North Korea is willing to discuss the issue of denuclearization of the Korean Penisula when Kim Jong-un meets with Donald Trump, according to an unidentified US official, representing a major step in diplomatic negotiations between the two countries after a year of heightened tensions.
Secret communications have been taking place between the two nations recently in which Pyongyang directly expressed its willingness to hold the summit that would see President Donald Trump personally meet with Kim Jong-un, a move that has caused concern with both South Korea and much of America’s political scene. The direct messages have been a breakthrough in themselves as traditionally, South Korea has often been the messenger regarding North Korea’s intentions.
The assurance has followed several months of diplomatic activity that has seen North Korea gradually unbend itself and re-open diplomatic ties with its Southern neighbor including its mostly symbolic gesture to send athletes to the Winter Olympics. South Korean negotiators later met with their North Korean counterparts where the possibility of the North suspending its nuclear programme was raised-if the USA came to the negotiating table.
The diplomatic buzz around North Korea was itself welcomed with hope and caution in equal measure after a series of sanctions, nuclear missile tests and harsh words, including Trump’s bombastic tweets, briefly threatened to escalate tensions in the Korean Peninsula into nuclear war. Despite the recent actions to de-escalate tensions, there is still a great deal of distrust and bitterness on both sides.
Donald Trump’s impulsive decision to meet with Kim Jong-un is also a major source of uncertainty with some experts claiming that the decision, made without any real consultation handed North Korea a diplomatic win. Trump is putting his reputation as a deal-maker at stake, having already garnered a mixed reception to such a distinction in the US where he has often butted heads with Congress. In agreeing to meet with Kim directly, Trump hopes that a major diplomatic breakthrough with the often reclusive North Korean leader will ease tensions and prove his detractors in Washington wrong.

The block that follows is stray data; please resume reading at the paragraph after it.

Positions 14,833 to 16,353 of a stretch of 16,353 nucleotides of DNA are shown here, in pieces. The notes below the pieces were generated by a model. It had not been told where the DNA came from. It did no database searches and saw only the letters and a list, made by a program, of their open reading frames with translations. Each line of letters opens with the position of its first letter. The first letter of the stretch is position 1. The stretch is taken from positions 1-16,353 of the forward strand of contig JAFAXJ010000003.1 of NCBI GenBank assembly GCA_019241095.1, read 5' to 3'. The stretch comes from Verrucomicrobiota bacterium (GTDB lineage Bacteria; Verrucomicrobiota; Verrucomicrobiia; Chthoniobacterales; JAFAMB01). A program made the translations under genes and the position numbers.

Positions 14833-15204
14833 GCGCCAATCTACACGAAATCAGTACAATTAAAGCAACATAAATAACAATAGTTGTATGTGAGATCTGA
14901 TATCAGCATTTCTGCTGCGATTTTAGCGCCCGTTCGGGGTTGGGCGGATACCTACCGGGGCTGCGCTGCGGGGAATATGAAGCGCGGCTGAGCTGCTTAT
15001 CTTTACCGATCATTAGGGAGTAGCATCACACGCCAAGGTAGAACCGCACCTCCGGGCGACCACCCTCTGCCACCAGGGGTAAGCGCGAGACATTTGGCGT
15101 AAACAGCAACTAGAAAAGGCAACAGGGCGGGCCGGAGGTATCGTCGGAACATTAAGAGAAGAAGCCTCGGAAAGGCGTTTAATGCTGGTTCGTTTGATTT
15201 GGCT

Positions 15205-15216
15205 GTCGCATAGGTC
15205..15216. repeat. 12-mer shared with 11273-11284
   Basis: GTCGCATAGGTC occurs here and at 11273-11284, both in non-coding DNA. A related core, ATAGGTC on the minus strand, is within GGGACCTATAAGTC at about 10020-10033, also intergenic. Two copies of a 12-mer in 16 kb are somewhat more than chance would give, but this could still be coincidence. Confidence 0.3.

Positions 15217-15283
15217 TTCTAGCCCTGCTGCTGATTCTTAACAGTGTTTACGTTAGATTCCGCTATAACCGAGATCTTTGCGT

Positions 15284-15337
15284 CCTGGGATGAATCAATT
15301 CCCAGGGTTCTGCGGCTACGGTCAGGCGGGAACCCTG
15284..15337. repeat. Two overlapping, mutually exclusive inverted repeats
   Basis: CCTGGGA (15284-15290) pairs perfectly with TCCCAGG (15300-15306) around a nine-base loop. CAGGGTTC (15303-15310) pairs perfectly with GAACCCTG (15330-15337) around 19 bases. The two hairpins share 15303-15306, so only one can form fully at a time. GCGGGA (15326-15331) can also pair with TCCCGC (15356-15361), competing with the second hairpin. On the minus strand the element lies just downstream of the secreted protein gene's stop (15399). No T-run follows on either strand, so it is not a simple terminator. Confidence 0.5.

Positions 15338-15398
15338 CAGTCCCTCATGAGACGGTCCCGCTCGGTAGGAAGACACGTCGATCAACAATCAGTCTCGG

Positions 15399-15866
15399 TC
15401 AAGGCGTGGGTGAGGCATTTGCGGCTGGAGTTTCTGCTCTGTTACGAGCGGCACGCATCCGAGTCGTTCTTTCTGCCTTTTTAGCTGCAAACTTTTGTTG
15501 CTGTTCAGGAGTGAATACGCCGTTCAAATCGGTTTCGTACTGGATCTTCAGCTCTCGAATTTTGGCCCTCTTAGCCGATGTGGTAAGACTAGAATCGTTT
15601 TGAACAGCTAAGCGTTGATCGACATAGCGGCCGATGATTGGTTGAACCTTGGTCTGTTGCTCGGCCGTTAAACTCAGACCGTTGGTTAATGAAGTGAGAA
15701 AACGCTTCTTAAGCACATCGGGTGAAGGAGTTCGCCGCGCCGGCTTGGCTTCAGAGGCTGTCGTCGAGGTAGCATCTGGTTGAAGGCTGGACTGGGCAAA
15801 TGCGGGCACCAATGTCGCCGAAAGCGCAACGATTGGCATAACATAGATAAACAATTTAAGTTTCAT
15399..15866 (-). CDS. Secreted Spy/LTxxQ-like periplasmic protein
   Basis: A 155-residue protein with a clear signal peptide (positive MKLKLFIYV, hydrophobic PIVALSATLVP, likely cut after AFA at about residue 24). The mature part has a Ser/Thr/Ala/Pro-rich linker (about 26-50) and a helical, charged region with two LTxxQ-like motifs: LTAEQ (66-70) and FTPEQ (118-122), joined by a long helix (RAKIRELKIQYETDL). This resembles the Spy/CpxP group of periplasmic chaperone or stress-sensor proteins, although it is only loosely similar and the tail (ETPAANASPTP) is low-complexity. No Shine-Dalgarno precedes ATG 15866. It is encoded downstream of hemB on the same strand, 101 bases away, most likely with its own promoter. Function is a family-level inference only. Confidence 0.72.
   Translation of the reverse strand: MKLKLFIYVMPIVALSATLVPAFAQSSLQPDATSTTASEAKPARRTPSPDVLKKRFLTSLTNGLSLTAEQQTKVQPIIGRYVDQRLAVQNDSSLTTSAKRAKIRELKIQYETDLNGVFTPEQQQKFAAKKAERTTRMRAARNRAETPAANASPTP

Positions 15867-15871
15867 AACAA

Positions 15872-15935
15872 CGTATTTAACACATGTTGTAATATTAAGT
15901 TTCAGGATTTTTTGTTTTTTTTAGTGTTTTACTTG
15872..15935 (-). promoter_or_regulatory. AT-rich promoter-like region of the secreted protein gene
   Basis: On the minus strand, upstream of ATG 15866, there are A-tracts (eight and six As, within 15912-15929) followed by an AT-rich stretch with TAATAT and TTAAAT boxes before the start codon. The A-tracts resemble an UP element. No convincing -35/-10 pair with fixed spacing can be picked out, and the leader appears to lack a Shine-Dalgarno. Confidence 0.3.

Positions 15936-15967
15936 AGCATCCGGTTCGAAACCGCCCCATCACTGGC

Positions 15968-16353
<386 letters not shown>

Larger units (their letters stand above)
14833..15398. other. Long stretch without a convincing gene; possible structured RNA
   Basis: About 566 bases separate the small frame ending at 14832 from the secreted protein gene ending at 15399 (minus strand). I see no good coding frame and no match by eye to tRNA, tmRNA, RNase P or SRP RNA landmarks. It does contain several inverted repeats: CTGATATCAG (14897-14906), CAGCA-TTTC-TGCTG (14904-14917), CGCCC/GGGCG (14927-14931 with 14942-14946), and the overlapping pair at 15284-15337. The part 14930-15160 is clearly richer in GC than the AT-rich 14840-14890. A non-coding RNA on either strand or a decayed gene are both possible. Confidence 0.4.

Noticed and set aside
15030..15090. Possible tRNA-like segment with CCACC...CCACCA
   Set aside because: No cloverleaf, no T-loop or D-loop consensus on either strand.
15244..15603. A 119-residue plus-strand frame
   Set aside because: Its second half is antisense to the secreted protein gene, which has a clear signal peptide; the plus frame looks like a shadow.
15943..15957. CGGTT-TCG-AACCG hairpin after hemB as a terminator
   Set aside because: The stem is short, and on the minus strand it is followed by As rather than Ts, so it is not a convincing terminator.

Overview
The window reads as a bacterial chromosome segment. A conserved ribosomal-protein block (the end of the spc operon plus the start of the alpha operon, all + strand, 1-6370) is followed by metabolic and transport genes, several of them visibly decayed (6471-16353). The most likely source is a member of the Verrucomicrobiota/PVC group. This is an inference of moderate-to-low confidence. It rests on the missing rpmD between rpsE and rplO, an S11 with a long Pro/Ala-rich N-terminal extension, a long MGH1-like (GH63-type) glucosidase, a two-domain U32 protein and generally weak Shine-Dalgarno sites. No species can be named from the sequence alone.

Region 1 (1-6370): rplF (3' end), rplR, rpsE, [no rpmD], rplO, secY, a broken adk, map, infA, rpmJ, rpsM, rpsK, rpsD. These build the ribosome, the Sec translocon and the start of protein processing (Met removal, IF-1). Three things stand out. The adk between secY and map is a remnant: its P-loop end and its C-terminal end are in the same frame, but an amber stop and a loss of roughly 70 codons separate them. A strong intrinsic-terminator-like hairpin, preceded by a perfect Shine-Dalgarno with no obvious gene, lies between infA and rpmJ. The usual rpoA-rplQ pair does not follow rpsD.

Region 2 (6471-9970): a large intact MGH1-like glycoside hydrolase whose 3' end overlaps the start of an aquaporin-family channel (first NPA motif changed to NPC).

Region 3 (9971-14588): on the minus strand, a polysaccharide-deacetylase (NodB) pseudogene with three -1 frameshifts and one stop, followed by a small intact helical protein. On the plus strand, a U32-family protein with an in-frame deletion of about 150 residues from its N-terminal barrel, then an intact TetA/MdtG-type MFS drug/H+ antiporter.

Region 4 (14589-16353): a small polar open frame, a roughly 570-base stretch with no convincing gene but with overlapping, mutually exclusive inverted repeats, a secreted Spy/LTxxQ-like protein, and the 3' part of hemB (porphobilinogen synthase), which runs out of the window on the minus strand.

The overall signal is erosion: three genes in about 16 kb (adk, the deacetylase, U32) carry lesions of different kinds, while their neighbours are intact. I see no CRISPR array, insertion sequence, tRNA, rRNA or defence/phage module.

But the meeting is fraught with opportunities for disaster to strike. Despite the private assurances, Pyongyang has been mostly quiet in the public realm over the idea of the summit itself. There remains the question of what denuclearization means to both sides which the US sees as North Korea giving up its nuclear arsenal, a definition that is a touchy subject for Pyongyang. Trump is confident North Korea will honor its commitments to stop nuclear tests but a loss of face for either side would send everything back to square one.
Kim is a wild card in the matter, but then again, so is Trump. Having lost several high-profile advisors and facing several major scandals, Trump is perhaps more reckless and impulsive as ever. Any misunderstanding or contradiction could put the lid on any face-to-face with Kim or turn the summit into another public spat. It also remains to be seen whether the appointment of John Bolton, a hardline hawk who advocates war with Iran and North Korea, as US National Security Adviser will also affect the upcoming meeting.
No fixed date has been set for the meeting nor has the location been agreed upon but US officials stated that the meeting is still set to happen around May and that direct contact will still continue between both nations.